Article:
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Consider the following scenario.

There is a table in db whose content together form as a repository. This table will be updated (updation of existing extities, addtion of new entities or removal of entities) rarely. So currently the approach that I was using was to create a singleton XXXRepository pojo which will read all the rows (entities) from XXX table and store them in a map.

If someone is updating the XXX table then after the update part of code is executed, a post runnable will run which will clear the repository (map) and hence next time any entity is being located from the map, the loadRepository will be invoked (as the map will be null).

This the way I currently handle repository caching which I can use throught the application life cycle.

Is there any standard way provided/supported in JPA/Hibernate to achieve/implement this requirement.

I went through the caching mechanism (both 1st and 2nd level cache). But it seems to be for entities or queries or data and for different purpose/approach than what is expected to be happening or achieved by Repository. Also if we are able to achieve this somehow by using 2nd level cache, then there is one more issue that cache updates only in case of jpa operations and jpql queries. In case of jdbc or native queries it will fail to be updated and we will have stale data (correct me if I'm wrong).

Please help me in this regards as what is the standard way to be followed in jpa for this.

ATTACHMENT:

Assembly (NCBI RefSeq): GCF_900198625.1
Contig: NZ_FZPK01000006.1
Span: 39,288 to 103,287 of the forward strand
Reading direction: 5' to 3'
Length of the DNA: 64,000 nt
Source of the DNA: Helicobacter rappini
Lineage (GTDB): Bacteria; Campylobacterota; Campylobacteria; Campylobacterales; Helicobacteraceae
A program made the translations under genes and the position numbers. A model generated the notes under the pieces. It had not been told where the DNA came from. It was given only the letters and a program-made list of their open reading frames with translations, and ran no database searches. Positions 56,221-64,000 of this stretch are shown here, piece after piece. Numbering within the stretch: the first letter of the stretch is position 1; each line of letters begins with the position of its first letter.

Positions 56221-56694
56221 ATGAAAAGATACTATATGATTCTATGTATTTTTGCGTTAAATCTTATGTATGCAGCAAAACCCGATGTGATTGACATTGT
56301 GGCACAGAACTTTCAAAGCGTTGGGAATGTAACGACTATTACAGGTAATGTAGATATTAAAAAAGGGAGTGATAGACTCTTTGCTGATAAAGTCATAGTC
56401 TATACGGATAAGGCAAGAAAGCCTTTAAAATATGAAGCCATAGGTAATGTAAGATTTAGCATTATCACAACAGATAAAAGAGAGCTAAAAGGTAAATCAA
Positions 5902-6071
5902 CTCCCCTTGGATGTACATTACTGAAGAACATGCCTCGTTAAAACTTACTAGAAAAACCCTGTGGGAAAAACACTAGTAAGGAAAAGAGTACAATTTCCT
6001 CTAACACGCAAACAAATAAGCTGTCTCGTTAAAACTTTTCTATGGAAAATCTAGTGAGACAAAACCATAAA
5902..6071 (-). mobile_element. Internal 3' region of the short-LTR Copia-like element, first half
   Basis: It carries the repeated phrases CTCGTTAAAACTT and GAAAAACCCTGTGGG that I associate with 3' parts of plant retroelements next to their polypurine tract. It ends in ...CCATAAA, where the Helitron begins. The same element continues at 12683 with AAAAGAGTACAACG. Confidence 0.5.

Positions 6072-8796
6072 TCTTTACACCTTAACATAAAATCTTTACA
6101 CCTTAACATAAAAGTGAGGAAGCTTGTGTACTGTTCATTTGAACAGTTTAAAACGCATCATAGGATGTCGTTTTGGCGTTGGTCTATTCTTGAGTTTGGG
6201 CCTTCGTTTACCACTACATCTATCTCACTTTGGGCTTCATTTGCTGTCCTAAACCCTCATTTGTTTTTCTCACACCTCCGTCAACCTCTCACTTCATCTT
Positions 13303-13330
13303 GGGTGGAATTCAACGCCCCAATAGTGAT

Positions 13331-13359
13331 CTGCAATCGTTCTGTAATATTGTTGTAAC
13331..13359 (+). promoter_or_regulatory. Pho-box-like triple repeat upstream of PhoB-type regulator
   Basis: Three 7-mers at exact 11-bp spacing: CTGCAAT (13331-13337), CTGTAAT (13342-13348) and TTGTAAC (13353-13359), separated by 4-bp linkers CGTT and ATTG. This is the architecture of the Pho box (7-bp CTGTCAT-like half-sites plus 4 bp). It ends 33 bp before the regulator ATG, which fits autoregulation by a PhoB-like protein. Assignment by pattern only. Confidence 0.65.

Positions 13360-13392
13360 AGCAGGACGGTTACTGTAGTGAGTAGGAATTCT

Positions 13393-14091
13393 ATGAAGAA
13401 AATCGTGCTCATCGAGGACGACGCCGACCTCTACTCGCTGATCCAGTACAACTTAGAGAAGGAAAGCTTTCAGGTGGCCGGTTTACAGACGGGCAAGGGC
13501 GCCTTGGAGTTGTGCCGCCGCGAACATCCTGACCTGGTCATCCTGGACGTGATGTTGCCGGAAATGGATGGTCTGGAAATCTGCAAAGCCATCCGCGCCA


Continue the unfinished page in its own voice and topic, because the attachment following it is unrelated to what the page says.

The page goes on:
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If all the entities can be held in memory without problem, then the problem is easily solved by the second level cache. Each time you want to read data from several of these entities, you just have to execute the request fetching all the entities, and filter the results in Java.

If this unique "fetch all" request is cached in the second level cache, then it will always return the entities from memory, except if an update is executed (in which case the second level cache will throw away its cached values). You should also put the entities themselves in the second level cache, and make sure the cache for this entity is able to hold all the entities. This way, the session.get calls and the navigation through relationships to this entity will also use the second level cache.

In clear, you have reimplemented what the second level cache does for you.

Whatever the solution is, it's not possible to avoid returning stale data if some process updates the data behind Hibernate's back. Either you accept this fact (and tune the time to live of the cache in order to limit the stalenesss), or you don't accept it and you have no other choice than querying the database each time you need data.

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